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Expect Kovalchuk to stay with Thrashers

by Larry Wigge
Forget the rumblings that were making there way around NHL rinks last week that Russian teams were preparing to make Atlanta Thrashers captain Ilya Kovalchuk their big catch for next season.

There's no denying that the 6-foot-1, 230-pounder from Tver, Russia, would lend legitimacy to the Kontinental Hockey League following seasons in which he has scored 41, 52, 42, 52 and 43 goals. But the star winger is showing real signs of how committed he is to Atlanta. And sources have told me that Kovalchuk could have a new contract with the Thrashers no later than mid-November.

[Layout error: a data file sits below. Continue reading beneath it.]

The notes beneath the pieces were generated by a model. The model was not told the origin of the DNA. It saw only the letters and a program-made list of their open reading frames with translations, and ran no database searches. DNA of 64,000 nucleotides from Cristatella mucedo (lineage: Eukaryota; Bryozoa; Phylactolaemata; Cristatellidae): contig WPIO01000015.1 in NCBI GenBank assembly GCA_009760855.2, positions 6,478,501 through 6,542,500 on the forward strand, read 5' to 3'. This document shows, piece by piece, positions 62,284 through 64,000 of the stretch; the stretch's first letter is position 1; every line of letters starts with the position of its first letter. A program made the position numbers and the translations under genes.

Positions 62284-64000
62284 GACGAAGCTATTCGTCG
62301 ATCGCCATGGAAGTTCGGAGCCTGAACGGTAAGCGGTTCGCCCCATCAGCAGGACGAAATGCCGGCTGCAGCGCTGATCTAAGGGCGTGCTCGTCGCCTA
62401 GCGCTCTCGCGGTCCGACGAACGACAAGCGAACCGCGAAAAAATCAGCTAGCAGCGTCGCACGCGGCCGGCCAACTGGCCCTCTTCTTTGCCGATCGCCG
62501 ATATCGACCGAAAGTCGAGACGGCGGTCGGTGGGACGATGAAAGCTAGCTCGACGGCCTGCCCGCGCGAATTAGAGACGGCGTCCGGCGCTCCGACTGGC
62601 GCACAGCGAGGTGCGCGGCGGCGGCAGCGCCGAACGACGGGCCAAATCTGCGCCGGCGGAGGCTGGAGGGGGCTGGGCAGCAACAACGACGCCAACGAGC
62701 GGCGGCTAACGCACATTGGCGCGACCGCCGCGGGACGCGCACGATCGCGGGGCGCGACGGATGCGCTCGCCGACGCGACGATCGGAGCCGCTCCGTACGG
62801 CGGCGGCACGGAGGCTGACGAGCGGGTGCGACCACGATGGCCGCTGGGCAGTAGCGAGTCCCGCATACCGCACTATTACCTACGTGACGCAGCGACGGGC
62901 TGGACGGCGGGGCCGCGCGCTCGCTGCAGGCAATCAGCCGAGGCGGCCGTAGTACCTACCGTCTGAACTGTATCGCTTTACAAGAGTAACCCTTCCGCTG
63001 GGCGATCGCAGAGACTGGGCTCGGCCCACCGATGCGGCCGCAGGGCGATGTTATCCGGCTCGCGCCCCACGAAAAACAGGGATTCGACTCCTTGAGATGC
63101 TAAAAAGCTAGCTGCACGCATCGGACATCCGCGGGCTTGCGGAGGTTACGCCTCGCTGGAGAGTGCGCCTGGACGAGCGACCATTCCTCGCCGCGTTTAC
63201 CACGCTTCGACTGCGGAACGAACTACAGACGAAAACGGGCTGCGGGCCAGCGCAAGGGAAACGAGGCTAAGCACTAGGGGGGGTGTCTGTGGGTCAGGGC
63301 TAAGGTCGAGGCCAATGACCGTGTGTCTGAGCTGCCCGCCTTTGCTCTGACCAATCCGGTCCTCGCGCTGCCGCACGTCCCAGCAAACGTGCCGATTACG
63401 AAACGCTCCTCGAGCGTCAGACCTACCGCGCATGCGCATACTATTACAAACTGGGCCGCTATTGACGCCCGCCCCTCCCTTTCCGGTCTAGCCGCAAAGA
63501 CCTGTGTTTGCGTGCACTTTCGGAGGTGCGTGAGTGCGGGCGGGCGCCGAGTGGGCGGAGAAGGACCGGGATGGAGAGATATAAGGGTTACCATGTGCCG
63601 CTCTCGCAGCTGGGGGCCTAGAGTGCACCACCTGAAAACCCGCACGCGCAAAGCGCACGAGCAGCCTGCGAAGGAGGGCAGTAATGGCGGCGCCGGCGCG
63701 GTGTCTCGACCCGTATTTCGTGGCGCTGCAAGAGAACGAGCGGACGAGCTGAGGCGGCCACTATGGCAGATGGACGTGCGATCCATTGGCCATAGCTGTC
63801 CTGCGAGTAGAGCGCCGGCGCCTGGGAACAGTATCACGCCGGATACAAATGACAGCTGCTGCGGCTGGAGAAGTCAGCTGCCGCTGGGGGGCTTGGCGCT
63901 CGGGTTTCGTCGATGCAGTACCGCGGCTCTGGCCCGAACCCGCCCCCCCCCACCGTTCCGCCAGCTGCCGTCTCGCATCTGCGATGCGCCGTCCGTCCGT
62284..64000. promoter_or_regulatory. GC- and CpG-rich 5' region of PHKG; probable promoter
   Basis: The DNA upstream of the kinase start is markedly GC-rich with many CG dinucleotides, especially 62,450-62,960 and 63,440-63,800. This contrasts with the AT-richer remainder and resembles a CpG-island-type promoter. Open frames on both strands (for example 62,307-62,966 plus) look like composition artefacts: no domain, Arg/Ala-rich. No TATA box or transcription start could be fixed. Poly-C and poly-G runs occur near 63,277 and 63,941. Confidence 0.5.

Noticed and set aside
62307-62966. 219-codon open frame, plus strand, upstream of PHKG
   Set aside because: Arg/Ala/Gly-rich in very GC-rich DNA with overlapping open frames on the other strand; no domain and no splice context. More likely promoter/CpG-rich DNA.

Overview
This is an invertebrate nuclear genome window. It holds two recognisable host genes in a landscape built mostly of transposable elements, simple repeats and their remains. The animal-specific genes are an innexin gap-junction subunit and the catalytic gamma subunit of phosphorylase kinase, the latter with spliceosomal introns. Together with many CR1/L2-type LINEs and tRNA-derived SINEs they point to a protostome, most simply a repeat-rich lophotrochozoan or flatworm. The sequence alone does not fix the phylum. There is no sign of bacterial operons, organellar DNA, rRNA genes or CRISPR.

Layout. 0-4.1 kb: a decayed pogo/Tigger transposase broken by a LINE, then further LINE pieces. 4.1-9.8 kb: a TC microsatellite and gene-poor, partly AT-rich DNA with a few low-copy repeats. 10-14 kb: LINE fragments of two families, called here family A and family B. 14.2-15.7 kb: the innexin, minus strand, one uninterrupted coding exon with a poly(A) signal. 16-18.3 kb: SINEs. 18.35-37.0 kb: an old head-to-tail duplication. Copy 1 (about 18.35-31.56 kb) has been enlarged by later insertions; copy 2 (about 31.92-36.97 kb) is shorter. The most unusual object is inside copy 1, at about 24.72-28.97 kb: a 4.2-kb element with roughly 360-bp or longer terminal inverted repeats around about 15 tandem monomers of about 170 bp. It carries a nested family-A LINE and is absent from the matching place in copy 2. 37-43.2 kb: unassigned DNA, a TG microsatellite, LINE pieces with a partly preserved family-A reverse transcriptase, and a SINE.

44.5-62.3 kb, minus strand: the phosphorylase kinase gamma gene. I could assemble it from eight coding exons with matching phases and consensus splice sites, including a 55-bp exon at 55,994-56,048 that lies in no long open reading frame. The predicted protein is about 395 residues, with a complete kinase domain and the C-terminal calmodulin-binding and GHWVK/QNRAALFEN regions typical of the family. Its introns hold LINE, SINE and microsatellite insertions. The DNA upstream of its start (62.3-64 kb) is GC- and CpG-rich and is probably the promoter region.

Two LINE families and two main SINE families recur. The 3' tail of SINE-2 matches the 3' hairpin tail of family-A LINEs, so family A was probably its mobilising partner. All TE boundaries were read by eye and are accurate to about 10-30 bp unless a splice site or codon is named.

"I've never played for any other team and I feel at home in Atlanta," Kovalchuk told me after a recent game in St. Louis. "(Thrashers GM) Don Waddell and my agent are talking and I'm feeling good about myself and the team."

After a little prodding about how the Thrashers have always talked about him as the face of the franchise and how they tried to show how highly they regard him by naming him captain last season, Kovalchuk smiled when I said it seemed he and the Thrashers were on better terms than Marian Hossa was before the team wound up dealing him to Pittsburgh at the trade deadline in 2008.